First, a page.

Below are the texts of three emails I wrote—to Baird, Paradis, and my local MP (who is not a Conservative). Feel free to adapt these letters if you’d like to send one of your own. I’ll be posting any responses I receive in a later post.

Letter 1:

Dear Minister Baird,

You recently spoke to the United Nations about the need for more action on child and forced marriages. Yet last week, International Development Minister Christian Paradis said that Canada will not fund projects that give such child brides, or survivors of rape in war zones, access to abortions.

I understand that this policy is consistent with the government’s decision not to fund abortion services under its global maternal health plan. However, the need for an exception to this policy in cases of child marriage and war rape is obvious and pressing. According to Human Rights Watch, girls under the age of 20, and especially those under the age of 15, who become pregnant are more likely to die of complications from pregnancy and face other serious health consequences, largely due to their physical immaturity. Further, the right of women who become pregnant as a result of rape to terminate their pregnancy should be beyond question.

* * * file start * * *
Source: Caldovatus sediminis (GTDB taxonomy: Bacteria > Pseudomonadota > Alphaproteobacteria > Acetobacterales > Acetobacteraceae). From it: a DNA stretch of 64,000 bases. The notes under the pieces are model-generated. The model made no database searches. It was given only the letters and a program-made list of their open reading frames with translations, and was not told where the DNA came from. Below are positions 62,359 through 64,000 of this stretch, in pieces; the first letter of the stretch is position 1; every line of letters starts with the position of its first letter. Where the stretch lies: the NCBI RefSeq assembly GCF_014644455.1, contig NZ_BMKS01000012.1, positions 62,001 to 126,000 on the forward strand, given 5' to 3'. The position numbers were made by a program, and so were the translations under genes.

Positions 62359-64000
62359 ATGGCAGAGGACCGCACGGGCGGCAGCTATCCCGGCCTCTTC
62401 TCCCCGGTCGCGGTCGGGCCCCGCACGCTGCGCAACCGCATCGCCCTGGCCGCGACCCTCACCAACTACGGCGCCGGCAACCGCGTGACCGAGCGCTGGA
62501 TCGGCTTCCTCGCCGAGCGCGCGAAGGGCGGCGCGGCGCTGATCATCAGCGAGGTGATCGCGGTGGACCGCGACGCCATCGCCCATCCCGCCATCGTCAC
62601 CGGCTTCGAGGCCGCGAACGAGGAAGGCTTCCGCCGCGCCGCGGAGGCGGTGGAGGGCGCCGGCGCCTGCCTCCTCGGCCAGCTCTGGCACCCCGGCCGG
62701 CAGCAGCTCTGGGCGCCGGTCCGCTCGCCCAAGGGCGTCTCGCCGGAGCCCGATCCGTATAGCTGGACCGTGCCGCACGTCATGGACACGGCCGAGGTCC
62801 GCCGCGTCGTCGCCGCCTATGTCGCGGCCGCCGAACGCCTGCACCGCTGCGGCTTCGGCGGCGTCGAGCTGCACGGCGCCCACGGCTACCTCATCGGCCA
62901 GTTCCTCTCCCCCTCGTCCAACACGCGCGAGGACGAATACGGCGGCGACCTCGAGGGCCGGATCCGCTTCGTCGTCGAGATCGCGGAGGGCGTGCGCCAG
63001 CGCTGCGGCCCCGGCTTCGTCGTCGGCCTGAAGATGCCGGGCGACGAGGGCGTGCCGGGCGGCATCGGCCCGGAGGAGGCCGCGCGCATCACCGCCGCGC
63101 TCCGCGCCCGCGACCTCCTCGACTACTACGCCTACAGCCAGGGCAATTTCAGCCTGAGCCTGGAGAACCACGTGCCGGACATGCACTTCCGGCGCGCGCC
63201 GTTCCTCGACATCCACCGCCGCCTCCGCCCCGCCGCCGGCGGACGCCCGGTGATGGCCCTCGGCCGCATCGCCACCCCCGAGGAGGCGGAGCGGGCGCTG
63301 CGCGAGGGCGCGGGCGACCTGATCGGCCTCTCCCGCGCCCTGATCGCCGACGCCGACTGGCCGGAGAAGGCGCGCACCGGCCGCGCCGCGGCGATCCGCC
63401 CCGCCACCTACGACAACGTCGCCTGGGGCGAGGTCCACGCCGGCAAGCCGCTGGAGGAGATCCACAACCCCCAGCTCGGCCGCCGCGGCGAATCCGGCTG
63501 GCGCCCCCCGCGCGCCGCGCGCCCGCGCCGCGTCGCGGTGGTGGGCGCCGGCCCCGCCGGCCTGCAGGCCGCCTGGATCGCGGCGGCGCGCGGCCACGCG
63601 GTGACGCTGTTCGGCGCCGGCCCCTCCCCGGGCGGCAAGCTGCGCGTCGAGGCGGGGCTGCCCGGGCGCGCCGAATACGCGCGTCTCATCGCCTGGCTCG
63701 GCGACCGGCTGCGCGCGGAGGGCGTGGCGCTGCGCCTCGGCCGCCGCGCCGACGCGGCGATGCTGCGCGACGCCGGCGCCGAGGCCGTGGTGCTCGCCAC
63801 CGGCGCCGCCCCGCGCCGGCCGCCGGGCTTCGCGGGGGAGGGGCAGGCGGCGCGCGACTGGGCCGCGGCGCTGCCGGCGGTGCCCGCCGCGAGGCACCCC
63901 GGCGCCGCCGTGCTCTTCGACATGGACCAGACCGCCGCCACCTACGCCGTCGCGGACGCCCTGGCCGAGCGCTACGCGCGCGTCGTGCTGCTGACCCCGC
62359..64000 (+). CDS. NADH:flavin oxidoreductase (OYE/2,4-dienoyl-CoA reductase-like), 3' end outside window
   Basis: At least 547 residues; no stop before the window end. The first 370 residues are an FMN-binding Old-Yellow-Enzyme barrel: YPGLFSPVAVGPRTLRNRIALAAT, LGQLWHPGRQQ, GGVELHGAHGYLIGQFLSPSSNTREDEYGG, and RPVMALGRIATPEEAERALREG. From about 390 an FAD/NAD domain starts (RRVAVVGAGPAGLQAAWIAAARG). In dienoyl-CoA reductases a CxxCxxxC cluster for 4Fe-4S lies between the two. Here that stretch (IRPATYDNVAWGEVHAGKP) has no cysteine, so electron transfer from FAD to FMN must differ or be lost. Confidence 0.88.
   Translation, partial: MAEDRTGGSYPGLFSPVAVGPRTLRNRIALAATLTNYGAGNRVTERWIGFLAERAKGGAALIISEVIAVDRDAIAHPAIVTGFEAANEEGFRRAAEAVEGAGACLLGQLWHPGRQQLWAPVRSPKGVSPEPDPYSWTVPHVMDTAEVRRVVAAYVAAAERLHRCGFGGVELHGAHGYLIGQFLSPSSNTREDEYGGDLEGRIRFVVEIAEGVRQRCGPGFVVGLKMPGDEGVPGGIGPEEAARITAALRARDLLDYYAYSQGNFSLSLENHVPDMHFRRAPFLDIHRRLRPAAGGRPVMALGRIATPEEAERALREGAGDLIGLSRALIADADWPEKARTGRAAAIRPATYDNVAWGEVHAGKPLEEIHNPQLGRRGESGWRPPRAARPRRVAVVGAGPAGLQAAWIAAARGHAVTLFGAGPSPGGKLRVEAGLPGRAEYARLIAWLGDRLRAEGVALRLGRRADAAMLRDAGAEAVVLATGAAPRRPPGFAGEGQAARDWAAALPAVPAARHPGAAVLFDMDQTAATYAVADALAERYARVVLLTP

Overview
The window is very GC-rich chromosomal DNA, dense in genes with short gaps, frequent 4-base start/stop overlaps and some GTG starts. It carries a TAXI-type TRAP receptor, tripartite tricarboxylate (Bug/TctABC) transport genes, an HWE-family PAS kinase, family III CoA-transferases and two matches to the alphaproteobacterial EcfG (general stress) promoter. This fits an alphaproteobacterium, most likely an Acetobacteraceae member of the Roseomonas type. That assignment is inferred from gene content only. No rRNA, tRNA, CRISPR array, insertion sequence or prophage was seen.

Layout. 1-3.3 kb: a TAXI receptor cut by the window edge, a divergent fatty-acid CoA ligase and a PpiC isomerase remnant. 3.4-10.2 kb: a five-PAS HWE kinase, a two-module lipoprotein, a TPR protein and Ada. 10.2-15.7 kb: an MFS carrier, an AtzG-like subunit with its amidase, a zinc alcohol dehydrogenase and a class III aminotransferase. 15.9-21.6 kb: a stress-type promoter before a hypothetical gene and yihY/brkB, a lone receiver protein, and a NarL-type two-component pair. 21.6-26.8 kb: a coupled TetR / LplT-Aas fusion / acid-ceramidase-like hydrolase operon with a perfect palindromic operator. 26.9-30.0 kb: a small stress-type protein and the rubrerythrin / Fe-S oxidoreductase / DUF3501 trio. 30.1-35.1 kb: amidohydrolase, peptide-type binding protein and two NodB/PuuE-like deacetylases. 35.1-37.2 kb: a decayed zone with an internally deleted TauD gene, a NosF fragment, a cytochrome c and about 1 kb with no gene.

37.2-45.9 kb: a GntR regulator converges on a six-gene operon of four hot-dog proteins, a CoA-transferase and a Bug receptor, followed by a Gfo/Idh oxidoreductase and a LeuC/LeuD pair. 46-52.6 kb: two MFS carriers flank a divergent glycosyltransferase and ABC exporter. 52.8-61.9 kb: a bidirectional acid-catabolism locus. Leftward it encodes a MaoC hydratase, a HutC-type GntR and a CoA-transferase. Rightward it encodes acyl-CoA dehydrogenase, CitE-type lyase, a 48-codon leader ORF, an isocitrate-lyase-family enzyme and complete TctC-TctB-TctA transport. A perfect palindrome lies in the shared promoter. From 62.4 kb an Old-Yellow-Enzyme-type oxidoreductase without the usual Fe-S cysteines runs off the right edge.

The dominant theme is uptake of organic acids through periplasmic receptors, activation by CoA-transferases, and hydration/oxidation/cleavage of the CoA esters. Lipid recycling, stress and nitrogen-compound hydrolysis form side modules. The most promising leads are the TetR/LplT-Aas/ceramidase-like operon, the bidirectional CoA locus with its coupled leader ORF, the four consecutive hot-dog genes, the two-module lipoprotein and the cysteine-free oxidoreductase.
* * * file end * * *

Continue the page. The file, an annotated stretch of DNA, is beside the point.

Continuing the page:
While I applaud your efforts to curb the practice of child marriage worldwide and to promote maternal health, survivors of sexual violence need protection as well, and sometimes abortion is a necessary part of that process. I urge you to reconsider this policy and stop leaving rape survivors behind.



Letter 2:

Dear Minister Paradis,

You recently said that Canada’s government will not fund international aid projects that allow access to abortions for child brides and survivors of war rape.

I understand that this policy is consistent with the government’s decision not to fund abortion services under its global maternal health plan. However, the need for an exception to this policy in case of child marriage and war rape is obvious and pressing. According to Human Rights Watch, girls under the age of 20, and especially those under the age of 15, who become pregnant are more likely to die of complications from pregnancy and face other serious health consequences, largely due to their physical immaturity. Further, the right of women who become pregnant as a result of rape to terminate their pregnancy should be beyond question.